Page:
Who better to deliver search than Google? Easy to install, Google Custom Search is available as a free product that requires ads to be shown on result pages (which can work in tandem with AdSense accounts) or as an ad-free service for $100/year. This product offers seamless integration with Google Analytics as well as a smooth and recognizable user experience.
- AdWords Express: Newly developed as a local marketing addition to the popular AdWords program, AdWords Express is designed to target businesses geographically. For example, if a Googler searches for “campgrounds in your town” or simply “campgrounds” if they are already in your town, AdWords Express will serve your ad with the search results. Like AdWords, users set a per-click budget and ads are served on search, maps and mobile devices. Unlike AdWords, keywords are determined by the description you enter and cannot be targeted or chosen.
- Google TV Ads: As part of Google’s AdWords program, users can advertise on over 100 cable channels – targeted by audience, program or network/daypart options. Budgets are set based on viewer impressions lasting longer than five seconds so a TiVo fast forward will not affect your budget. Reports are provided within 24 hours of airing allowing users to adjust their campaign through their AdWords interface as needed.
- Google Voice: Certainly not a newcomer to the Google family, Google Voice is a telephone management system providing one customizable Google Voice phone number that rings all your phones or select phones – your cell phone, office phone, home phone, VoIP lines, etc. This could be very effective if your workday takes you away from your main business telephone. Google Voice offers the option of listening in as a voicemail is left, setting custom ringtones for specific groups and even conference calling.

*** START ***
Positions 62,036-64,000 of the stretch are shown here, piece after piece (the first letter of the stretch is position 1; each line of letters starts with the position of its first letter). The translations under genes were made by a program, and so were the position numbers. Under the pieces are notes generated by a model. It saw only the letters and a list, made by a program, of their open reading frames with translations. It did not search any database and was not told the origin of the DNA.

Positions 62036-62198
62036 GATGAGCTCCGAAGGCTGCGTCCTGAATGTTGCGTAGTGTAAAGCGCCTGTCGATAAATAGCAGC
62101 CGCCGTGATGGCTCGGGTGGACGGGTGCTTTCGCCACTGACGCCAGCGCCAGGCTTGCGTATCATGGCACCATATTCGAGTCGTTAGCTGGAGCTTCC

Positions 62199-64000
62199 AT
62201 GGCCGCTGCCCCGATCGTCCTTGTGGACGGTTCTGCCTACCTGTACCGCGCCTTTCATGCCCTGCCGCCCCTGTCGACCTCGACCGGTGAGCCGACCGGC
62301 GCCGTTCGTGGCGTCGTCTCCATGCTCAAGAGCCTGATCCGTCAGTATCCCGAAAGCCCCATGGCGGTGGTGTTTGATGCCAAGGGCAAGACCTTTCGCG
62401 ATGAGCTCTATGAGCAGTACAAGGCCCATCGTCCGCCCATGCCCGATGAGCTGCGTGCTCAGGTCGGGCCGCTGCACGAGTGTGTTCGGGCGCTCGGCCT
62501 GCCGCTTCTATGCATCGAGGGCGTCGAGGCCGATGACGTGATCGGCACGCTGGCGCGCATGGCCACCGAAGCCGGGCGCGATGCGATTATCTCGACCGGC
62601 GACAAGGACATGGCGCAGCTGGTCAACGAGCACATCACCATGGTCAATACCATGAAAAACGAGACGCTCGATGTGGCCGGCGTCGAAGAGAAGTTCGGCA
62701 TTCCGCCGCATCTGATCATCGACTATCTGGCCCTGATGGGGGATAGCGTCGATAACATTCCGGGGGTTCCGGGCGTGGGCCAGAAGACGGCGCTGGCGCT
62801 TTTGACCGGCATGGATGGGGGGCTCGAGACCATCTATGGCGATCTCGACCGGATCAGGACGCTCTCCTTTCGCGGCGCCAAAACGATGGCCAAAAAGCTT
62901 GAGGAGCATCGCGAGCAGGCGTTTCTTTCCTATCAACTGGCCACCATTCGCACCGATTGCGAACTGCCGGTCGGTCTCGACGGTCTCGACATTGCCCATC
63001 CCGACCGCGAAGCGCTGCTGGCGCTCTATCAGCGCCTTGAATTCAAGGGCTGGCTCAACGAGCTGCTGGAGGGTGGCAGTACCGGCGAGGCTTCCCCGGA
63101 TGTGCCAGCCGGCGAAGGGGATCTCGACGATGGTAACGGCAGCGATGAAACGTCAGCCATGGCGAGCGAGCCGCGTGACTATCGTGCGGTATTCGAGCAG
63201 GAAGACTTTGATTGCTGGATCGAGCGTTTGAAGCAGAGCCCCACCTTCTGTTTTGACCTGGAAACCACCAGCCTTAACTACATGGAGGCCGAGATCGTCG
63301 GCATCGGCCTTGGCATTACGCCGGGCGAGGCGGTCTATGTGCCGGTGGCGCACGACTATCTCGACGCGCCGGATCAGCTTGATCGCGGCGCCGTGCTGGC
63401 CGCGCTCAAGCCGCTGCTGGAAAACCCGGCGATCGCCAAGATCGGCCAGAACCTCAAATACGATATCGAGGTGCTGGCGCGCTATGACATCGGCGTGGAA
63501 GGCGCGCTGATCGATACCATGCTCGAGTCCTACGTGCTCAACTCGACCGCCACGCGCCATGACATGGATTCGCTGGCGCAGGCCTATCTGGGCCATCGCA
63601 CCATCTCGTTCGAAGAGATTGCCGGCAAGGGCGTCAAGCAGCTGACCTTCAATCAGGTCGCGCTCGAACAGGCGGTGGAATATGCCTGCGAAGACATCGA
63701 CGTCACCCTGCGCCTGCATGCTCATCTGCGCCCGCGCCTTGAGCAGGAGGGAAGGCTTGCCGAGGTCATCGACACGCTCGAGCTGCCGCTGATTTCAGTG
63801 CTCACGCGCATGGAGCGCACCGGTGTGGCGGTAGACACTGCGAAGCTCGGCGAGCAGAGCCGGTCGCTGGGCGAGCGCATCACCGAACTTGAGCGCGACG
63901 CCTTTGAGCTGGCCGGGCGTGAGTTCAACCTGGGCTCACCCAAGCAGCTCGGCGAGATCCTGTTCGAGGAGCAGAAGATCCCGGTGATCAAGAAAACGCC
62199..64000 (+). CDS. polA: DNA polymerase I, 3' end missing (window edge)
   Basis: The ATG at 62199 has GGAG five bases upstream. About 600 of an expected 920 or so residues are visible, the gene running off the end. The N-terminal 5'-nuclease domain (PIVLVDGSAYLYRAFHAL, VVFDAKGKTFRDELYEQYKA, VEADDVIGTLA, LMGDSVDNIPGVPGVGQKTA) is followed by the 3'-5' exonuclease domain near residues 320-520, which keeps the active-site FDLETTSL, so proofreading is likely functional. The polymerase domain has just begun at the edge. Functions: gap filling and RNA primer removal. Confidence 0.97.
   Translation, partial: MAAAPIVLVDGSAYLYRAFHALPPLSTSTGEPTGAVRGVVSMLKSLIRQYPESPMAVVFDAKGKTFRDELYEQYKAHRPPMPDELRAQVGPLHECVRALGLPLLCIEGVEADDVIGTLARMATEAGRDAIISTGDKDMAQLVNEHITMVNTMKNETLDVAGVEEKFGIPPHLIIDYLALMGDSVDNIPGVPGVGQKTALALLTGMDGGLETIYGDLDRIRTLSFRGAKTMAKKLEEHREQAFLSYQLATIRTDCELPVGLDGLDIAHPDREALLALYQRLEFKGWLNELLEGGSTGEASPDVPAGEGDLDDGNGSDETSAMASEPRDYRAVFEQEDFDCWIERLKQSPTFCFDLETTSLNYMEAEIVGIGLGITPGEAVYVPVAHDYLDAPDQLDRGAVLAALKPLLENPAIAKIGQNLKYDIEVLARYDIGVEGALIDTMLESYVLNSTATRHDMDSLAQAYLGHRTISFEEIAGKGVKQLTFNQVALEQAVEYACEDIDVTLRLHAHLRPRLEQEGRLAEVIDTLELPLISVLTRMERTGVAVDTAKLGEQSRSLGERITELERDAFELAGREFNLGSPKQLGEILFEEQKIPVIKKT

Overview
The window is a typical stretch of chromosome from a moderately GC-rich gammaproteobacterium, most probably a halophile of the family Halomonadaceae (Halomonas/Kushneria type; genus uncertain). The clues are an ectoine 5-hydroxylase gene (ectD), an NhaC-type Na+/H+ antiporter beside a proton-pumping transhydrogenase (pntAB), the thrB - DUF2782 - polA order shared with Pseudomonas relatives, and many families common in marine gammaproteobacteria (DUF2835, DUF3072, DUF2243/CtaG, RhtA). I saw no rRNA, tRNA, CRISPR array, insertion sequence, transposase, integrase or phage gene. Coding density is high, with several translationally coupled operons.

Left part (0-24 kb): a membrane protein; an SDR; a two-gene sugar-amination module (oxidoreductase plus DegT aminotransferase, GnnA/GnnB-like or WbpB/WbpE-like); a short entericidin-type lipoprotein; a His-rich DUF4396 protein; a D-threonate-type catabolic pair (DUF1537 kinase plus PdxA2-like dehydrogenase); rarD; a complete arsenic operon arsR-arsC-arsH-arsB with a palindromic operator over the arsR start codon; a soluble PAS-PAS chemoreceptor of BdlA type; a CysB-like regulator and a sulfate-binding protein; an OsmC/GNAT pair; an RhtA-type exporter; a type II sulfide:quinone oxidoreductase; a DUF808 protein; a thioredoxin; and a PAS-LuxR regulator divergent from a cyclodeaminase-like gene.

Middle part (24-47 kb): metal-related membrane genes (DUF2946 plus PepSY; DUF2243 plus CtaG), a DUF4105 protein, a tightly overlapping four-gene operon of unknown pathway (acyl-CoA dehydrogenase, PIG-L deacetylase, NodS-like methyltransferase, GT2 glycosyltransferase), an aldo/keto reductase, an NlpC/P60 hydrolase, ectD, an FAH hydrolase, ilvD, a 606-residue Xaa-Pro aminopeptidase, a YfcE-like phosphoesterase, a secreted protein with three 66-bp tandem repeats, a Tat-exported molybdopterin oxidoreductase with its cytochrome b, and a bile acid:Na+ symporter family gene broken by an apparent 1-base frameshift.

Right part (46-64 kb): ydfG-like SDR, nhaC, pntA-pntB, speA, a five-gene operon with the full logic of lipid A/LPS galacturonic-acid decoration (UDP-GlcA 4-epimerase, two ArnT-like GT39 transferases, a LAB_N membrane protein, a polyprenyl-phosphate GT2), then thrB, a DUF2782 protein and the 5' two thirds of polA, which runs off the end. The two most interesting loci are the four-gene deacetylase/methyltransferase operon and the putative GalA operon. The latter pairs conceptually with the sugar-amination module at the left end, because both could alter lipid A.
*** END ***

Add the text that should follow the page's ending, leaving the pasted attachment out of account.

- Google Goggles: Though it’s been around for a while, Google keeps improving an exciting Google goodie, Google Goggles – part of the Google mobile search app. A mobile technology tool that is in the thick of augmented reality, Goggles lets users search the web by scanning images, landmarks, logos, text, barcodes and QR codes.
A few favorite tricks of Google Goggles include a language translator, the ability for the tool to recognize a print ad and its voice search. As the product advances, they expect it to be able to visually recognize leaves, animals and more. Available for both Android and iPhone, Google Goggles has the power to once again transform the way digital marketers present information.
And as a side note to Google Goggles, it’s hard to believe but there’s talk about Google Smart Goggles – real goggles or eyeglasses if you like – that are secretly being developed in Google’s X Lab. These futuristic augmented reality glasses could provide facial recognition and overlay graphics in your field of view – Terminator-style.
Get in Google Gear; Tomorrow is Here
Reading through the “Google five” may inspire you or may exhaust you but there’s no denying that with or without Google, technology marches forward in lockstep with our audience. Remember when websites were new-fangled? Your customers could only connect to the Internet by plugging in a telephone cord at a designated cubby? Cable TV was a wow factor and an expensive extra? Boy, have times changed. And if tomorrow is here, today is getting a whole lot more interesting. Study up and stay current, time (or in our case technology) waits for no one.